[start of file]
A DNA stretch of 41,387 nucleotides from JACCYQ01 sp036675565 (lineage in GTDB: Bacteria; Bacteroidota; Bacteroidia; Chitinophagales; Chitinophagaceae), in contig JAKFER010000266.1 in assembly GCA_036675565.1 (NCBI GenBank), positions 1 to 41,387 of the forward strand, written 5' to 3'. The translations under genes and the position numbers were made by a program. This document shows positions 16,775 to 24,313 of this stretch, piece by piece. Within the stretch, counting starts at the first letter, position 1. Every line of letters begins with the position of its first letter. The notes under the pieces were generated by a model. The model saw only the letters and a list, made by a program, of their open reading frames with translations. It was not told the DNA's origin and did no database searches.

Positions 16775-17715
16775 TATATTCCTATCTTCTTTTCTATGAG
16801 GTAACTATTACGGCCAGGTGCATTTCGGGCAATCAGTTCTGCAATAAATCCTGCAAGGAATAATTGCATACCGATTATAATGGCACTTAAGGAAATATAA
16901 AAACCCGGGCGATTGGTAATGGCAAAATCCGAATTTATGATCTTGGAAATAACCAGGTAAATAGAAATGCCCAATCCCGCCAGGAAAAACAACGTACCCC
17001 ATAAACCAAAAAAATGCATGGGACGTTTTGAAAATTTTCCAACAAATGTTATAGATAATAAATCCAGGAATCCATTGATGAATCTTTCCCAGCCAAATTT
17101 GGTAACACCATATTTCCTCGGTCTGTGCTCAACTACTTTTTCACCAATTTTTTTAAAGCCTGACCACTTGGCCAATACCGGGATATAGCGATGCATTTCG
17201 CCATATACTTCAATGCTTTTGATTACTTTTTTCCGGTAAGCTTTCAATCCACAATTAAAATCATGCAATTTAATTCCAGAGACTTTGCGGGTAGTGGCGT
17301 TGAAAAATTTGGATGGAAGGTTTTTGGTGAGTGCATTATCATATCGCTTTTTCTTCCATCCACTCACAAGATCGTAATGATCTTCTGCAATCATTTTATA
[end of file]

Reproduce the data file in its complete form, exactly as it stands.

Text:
A DNA stretch of 41,387 nucleotides from JACCYQ01 sp036675565 (lineage in GTDB: Bacteria; Bacteroidota; Bacteroidia; Chitinophagales; Chitinophagaceae), in contig JAKFER010000266.1 in assembly GCA_036675565.1 (NCBI GenBank), positions 1 to 41,387 of the forward strand, written 5' to 3'. The translations under genes and the position numbers were made by a program. This document shows positions 16,775 to 24,313 of this stretch, piece by piece. Within the stretch, counting starts at the first letter, position 1. Every line of letters begins with the position of its first letter. The notes under the pieces were generated by a model. The model saw only the letters and a list, made by a program, of their open reading frames with translations. It was not told the DNA's origin and did no database searches.

Positions 16775-17715
16775 TATATTCCTATCTTCTTTTCTATGAG
16801 GTAACTATTACGGCCAGGTGCATTTCGGGCAATCAGTTCTGCAATAAATCCTGCAAGGAATAATTGCATACCGATTATAATGGCACTTAAGGAAATATAA
16901 AAACCCGGGCGATTGGTAATGGCAAAATCCGAATTTATGATCTTGGAAATAACCAGGTAAATAGAAATGCCCAATCCCGCCAGGAAAAACAACGTACCCC
17001 ATAAACCAAAAAAATGCATGGGACGTTTTGAAAATTTTCCAACAAATGTTATAGATAATAAATCCAGGAATCCATTGATGAATCTTTCCCAGCCAAATTT
17101 GGTAACACCATATTTCCTCGGTCTGTGCTCAACTACTTTTTCACCAATTTTTTTAAAGCCTGACCACTTGGCCAATACCGGGATATAGCGATGCATTTCG
17201 CCATATACTTCAATGCTTTTGATTACTTTTTTCCGGTAAGCTTTCAATCCACAATTAAAATCATGCAATTTAATTCCAGAGACTTTGCGGGTAGTGGCGT
17301 TGAAAAATTTGGATGGAAGGTTTTTGGTGAGTGCATTATCATATCGCTTTTTCTTCCATCCACTCACAAGATCGTAATGATCTTCTGCAATCATTTTATA